Structured interviews are asking the same questions in the same order to each candidate. This interviewing approach is used to reduce hiring bias.
As well as this, the interview experience is the same for each candidate.
The interviewer is also able to compare candidate answers more easily. Also, the interviewer and candidate typically won’t take the conversation off into a new tangent which can influence other questions and answers.
Examples of strategic interview questions to ask candidates
The workplace can be a competitive and dynamic environment. One of the ways to set yourself apart in the job market is by hiring and retaining top talent.
Some of the questions that you ask will be related to what is expected from future performance. While others will give you an insight into their personality traits and what they value most.
So, how do we interview strategically? The answer is: with a purpose.
Here are some examples of strategic questions that could be asked in an interview:
1. When have you made a mistake at work? How did you try to rectify the situation?
The best way to judge a candidate's work is by examining what they've done when something has gone wrong. Do they take responsibility for the mistake, or do they point fingers?
Making mistakes should be viewed as your opportunity to learn. The person you should hire will take the time to try and understand what happened and make use of their experience to avoid repeating the same mistake.
2. What goals have you set yourself that you accomplished in the past? Or even, goals you did not accomplish and why?
This question allows you to analyse the candidate’s ability to self motivate and reach their goals. You can evaluate how committed and goal-driven the candidate is. It can also help you assess their organizational skills, as an effective organisation is necessary to achieve most goals.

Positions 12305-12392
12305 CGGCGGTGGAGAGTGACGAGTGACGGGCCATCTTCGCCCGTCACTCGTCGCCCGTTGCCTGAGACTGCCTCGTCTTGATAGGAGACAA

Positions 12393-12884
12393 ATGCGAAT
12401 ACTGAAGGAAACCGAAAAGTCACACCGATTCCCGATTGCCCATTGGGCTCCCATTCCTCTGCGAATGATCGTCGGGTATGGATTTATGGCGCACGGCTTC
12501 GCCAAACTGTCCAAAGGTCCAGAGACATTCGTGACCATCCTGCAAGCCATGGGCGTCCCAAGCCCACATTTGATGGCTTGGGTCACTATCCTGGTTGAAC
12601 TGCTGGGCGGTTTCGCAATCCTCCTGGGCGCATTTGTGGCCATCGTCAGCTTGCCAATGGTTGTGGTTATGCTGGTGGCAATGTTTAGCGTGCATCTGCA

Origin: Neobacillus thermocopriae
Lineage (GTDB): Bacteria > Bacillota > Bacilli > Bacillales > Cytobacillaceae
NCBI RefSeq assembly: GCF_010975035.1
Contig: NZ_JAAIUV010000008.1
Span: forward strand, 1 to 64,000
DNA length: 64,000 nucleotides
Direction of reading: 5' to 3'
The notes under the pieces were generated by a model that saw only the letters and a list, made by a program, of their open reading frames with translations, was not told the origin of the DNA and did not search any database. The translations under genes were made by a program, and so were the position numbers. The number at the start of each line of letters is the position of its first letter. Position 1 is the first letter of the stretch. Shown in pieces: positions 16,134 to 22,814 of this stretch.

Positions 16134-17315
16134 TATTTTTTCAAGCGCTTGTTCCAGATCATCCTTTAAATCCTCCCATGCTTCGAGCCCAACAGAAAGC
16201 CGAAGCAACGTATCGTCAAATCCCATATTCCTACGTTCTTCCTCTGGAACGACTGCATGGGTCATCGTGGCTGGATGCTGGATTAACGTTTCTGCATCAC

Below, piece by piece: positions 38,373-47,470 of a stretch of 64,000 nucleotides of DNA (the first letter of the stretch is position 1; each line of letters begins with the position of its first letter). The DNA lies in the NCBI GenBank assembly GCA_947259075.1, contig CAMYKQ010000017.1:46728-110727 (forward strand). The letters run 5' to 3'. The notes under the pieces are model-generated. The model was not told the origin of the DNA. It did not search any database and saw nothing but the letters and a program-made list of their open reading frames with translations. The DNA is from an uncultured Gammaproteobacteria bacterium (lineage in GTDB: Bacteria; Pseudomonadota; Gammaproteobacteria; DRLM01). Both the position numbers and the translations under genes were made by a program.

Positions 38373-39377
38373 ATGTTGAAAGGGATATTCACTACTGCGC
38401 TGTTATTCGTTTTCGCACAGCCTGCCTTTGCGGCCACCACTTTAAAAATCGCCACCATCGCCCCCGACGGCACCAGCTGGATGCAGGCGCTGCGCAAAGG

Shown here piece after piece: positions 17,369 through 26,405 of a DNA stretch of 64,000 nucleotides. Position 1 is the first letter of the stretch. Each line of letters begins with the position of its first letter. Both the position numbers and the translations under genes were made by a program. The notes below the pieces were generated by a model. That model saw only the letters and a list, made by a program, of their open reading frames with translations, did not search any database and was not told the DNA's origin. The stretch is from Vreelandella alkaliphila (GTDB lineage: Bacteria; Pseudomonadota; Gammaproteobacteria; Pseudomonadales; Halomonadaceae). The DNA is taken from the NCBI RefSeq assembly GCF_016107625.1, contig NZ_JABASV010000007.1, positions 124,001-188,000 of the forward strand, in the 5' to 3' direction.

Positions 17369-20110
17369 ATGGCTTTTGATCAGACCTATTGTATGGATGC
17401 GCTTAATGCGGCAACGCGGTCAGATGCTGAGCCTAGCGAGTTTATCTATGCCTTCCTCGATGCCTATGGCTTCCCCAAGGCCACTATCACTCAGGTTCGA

A competent candidate is able to set self-goals and achieve them with minimal supervision. If they're interviewing for a managerial role, this becomes an even more valuable characteristic to have.
3. Describe how you handle stress, and how you’re able to overcome the stress. Did it impact your colleagues? How did you help rectify your current job situation?
Stress is something that we all experience. Though the amount will vary considerably depending on what profession you're in. Some jobs are less stressful than others while some are highly demanding (policemen, surgeons, doctors etc).
For high-stress jobs, an indicator of whether a candidate can handle pressure well is how they answer this question. Hiring someone who has already proven that they will be able to remain calm in tough situations can help reduce your hiring risk. Listen carefully to learn how they deal with difficulties so you can understand their strategy.
4. How do you inform people about your strategic decisions?
This question assesses the candidate's ability to communicate effectively their ideas and planning with their team.
It can also be used as an effective way to see if the candidates consider and value their team members' ideas and input.
5. Live problem solving
During your interview, you can get your candidates to solve issues in real-time. In their answer, you should look to see how they approach the problem, how they tackle and how they solve it.
Harvard Business Review suggests you look for the following in their answers:
- A list compiled of the potential problems
- A strategic plan
- Environmental and economic factors
- Communicating and consulting with stakeholders and other departments.
How prepared are you for your interviews?
Discovering the right candidate for your role is essential for the success of your company.
When you need great leaders, strategic thinkers can help propel your company in the right direction.
For more great interview questions see a past post of ours on problem solving competency questions. A successful interview will have a healthy mix of different types of interview questions. Be sure to read our other types of questions and work them into your interview questions.
Good luck with your strategic interview questions to ask candidates.